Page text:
Transformational Gardening

Disclaimer: Foraging can be fun, rewarding and provide health benefits. As a novice forager, I will be sharing my foraging experiences. However, in order to be safe, always consult with local foraging experts and guidebooks before beginning foraging. Children should learn to forage safely by being guided by experienced adults. Never ingest anything unless you are certain of the identification and safety of the plant. Some plant species are inedible and some are poisonous.

Rough Hawkweed (Hieracium scabrum): Images

Date Location Notes Images
August 25, 2011 Southeastern, New Hampshire This Hawkweed was not as hard to identify as some plants. If you click on the rightmost picture of the first row, you will notice long, spreading hairs on the plant stem. The rightmost picture of the second row shows straight black hairs on the flower stem. Also, notice in the last picture in the table below, you can see a close-up of the gland-tipped hairs on the flower stem.

The flowers of this plant looked just like Hawkweed flowers. There are a handful of Hawkweeds in New Hampshire that have leaves growing up the stem. Below is a list and the reasons why this plant does not match a different Hawkweed:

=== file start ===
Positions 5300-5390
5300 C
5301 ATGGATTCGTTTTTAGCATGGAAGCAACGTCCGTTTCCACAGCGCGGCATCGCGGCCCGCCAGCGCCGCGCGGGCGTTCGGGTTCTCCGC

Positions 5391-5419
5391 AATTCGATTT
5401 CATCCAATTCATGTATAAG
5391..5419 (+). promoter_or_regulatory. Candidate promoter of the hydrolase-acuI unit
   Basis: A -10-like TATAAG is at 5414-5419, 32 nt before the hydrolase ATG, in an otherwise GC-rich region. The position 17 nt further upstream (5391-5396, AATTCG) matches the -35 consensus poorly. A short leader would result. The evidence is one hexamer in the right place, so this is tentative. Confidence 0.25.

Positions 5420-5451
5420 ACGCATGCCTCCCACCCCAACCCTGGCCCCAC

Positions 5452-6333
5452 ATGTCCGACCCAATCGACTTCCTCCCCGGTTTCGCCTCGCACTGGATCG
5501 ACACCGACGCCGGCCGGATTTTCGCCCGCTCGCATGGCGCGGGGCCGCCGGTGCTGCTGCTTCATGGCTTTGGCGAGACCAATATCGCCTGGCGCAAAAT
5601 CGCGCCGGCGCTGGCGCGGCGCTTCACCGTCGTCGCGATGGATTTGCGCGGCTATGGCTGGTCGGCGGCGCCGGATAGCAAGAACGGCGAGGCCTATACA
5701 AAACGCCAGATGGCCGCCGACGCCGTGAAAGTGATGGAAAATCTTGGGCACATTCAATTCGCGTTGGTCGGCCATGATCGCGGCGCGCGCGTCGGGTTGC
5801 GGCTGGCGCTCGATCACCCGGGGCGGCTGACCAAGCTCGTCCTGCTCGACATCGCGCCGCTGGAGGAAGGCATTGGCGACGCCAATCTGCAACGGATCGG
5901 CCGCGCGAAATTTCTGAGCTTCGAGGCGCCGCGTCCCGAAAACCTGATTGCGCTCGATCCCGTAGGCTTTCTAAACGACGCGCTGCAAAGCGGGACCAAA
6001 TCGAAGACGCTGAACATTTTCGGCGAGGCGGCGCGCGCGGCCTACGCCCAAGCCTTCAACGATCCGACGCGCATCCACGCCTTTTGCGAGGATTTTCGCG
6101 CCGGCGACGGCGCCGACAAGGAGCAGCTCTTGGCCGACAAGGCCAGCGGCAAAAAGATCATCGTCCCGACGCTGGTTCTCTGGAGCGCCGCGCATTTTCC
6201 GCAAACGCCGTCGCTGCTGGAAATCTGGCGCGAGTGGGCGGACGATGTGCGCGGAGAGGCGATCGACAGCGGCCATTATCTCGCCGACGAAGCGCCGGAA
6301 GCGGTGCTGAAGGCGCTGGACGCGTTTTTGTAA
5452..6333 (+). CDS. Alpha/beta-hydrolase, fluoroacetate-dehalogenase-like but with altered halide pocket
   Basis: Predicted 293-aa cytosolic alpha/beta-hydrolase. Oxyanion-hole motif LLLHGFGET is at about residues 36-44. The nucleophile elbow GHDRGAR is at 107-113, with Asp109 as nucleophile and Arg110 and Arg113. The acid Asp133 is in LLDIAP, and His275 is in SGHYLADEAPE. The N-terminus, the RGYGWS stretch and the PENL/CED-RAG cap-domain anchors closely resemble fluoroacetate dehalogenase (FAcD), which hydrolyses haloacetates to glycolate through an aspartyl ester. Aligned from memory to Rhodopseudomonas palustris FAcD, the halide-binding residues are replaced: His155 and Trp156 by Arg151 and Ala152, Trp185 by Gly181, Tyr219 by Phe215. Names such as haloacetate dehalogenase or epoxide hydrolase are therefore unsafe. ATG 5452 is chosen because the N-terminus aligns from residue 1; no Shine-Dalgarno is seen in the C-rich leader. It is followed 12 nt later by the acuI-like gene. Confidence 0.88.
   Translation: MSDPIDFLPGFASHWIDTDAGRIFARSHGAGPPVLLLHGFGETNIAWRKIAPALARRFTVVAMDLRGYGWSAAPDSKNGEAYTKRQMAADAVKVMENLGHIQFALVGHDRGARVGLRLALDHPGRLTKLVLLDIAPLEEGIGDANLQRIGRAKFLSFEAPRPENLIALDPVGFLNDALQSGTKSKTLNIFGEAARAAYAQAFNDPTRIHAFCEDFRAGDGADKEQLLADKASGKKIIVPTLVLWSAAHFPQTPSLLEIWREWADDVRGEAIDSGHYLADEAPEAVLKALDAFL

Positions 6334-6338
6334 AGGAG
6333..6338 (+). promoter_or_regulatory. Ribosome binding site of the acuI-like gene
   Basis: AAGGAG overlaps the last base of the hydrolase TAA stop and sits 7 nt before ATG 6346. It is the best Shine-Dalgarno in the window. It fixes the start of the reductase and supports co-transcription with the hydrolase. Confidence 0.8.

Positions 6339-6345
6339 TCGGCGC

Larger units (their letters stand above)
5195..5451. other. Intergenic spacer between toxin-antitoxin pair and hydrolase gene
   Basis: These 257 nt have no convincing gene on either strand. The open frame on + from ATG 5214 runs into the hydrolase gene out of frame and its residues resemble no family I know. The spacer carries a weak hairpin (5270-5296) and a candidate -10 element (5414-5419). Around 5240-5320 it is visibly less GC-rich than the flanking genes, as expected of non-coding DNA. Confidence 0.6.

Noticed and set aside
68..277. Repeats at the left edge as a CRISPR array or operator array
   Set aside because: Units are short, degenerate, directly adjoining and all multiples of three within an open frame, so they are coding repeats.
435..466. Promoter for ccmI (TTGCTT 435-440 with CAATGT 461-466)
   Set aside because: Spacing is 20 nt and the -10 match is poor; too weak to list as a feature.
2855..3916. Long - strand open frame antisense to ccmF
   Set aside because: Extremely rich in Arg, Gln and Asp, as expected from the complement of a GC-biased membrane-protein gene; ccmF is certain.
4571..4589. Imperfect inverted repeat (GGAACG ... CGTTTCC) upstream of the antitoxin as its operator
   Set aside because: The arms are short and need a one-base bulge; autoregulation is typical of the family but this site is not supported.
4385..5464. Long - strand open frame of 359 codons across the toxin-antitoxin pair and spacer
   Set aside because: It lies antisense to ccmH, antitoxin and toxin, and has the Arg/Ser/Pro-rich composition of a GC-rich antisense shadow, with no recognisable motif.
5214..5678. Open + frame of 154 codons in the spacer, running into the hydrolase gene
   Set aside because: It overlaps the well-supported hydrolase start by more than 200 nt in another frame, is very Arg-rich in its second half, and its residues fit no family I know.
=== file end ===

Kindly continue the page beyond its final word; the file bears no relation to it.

• Allegheny Hawkweed (Hieracium paniculatum): Stem is mostly hairless. Leaves are papery thin and narrowly elliptical. Flowers grow on thin, flexible stems that tend to droop.
  • Kalm’s Hawkweed (Canada Hawkweed) (Hieracium kalmii): Hairs on peduncle (flower stalk) are not gland-tipped. (See last picture in table below).
  • Common Hawkweed (Hieracium lachenalii): Mostly larger basal leaves with 4-7 sessile stem leaves. 4-12 flowers in a round-topped cluster.
  • Maryland Hawkweed (Hieracium marianum): Mostly basal leaves with two to several stem leaves.
  • Robinson’s Hawkweed (Hieracium robinsonii): Leaves with slightly larger and more regular teeth that make is look a bit like a wide-leaved Fall Dandelion (Leontodon autumnalis). White hairs on flower stem.
  • Narrowleaf Hawkweed (Hieracium umbellatum): Narrowleaf Hawkweed has a much thinner leaf width (up to 1-1/2 inches wide).
Date Location Notes Images
September 16, 2011 Southeastern, New Hampshire This is the same plant as shown above on 8/25/2011.